Europe's highest mountain is Mont Blanc in the French Alps. It takes an arduous 10 to 12 hours to climb to the summit. For those not up for that, the brilliant view from the top can be seen following a leisurely 20-minute trip up on Europe’s highest cable car on the nearby Aiguille du Midi.

The camera phone was invented in France in 1997 by an enterprising Parisian called Philippe Kahn. The first photo he took was of his new-born daughter, Sophie, which he sent to his family and friends.

In France, it is illegal to take pictures of police officers or their vehicles, even in the background.

Most brides dream of walking down the aisle in a beautiful white wedding gown. But until the nineteen-hundreds, they rarely bought a special wedding dress and opted for their best outfit instead. The popular tradition actually originated in France with the marriage of Anne of Brittany and Louis XII of France in 1499. She wore a white dress to the wedding, marking the start of the popular Western custom. However, it wasn’t until 1840, when Queen Victoria married Prince Albert, that the white dress really took off in popularity and the tradition was cemented.

The luckiest person in history could easily be one of France’s former presidents. President Charles de Gaulle has gone down in history to be the person who has survived the most assassination attempts in the world. President Gaulle survived 32 attempts on his life earning himself a place in the Guinness Book of World Records.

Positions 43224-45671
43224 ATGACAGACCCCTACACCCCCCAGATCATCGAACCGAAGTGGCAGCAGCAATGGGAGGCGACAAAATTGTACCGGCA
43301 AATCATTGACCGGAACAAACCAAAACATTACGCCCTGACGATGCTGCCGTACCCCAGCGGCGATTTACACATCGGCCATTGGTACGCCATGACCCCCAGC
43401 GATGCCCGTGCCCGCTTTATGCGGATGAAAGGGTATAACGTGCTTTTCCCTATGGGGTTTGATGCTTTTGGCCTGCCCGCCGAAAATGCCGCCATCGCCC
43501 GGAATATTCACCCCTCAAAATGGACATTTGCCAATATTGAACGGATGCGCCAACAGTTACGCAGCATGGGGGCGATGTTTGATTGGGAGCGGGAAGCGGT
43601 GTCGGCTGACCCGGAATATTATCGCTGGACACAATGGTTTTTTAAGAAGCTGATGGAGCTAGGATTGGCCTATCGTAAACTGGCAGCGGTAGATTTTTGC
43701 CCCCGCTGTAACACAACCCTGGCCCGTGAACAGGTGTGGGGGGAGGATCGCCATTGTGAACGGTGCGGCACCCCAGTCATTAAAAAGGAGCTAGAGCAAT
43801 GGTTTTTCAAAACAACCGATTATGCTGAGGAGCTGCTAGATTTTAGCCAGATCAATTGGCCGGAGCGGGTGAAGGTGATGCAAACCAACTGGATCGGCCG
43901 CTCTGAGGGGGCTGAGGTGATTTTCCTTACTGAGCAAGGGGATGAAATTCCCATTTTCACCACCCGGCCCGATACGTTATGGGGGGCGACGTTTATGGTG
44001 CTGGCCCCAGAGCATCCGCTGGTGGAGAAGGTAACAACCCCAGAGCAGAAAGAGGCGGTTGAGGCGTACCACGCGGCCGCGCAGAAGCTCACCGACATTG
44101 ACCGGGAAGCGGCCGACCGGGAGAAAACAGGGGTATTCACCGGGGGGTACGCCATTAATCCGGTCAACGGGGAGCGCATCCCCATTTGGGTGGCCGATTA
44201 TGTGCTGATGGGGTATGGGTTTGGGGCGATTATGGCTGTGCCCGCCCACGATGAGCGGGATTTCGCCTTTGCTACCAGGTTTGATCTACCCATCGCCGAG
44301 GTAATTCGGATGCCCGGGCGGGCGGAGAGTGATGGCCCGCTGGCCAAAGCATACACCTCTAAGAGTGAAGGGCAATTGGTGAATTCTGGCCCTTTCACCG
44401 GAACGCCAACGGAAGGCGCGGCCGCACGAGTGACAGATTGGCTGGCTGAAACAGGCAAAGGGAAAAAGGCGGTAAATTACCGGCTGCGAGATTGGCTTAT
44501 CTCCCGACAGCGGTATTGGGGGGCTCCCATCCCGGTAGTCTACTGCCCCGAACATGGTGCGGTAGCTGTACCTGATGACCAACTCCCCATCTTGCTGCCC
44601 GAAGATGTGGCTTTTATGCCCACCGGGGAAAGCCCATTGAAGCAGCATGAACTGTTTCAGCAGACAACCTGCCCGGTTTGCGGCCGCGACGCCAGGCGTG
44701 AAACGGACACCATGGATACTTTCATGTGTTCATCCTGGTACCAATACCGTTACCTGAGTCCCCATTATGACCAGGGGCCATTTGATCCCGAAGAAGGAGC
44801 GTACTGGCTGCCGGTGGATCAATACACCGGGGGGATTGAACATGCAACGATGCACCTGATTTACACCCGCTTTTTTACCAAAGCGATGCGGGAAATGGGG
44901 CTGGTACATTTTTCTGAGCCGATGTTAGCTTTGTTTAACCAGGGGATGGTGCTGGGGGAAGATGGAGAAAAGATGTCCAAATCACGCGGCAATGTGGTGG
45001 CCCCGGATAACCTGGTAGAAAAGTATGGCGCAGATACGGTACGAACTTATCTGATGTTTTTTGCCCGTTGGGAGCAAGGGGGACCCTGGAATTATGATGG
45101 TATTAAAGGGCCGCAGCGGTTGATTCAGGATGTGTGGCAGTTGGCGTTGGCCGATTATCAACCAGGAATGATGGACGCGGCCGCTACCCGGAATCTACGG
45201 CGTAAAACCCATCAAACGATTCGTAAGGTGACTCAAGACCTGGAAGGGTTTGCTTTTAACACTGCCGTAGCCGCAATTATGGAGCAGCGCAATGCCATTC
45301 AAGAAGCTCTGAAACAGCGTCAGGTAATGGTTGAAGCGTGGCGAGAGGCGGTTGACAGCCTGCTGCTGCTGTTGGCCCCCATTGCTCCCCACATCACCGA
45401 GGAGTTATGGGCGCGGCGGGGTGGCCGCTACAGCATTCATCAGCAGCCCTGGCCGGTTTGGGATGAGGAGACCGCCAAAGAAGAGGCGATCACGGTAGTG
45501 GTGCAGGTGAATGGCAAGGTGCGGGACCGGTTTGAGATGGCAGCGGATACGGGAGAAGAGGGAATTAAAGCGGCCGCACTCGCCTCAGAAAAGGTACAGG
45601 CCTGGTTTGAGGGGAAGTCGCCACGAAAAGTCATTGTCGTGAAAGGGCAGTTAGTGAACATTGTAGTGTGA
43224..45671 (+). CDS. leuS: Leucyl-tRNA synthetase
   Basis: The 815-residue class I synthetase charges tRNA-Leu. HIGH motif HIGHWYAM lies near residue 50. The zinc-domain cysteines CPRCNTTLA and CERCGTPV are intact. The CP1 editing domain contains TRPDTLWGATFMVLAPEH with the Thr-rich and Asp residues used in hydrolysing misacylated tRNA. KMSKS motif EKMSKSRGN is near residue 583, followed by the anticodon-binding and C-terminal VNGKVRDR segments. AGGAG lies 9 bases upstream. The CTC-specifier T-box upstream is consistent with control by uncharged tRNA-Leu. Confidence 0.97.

France is the world’s second-largest exporter of agricultural products.

France has won the most Nobel prizes for literature of any country in the world. With 15 French individuals winning the prestigious award since 1901, it’s fair to say that France has produced some of the world’s most influential writers and thinkers. 

The Lumière brothers, Auguste Marie Louis Nicolas and Louis Jean, were famous for their Cinématographe motion picture system and the short films they produced between 1895 and 1905. The famed duo held the world’s first pub­lic movie screening on December 28, 1895, at the Grand Café in Paris. Their directorial debut was La sortie des ouvriers de l’usine Lumière (Workers Leaving the Lumière Factory). The 5-second-long black-and-white film simply showed workers leaving the Lumière factory and left the audience completely flabbergasted. In 1895, Louis Lumière supposedly said that cinema is ‘an invention without a future’. Oh, how little did he know.

The French Army was the first to use camouflage, dating back to 1915 (during World War One).

The French rail network is the second largest in Europe and the ninth biggest in the world.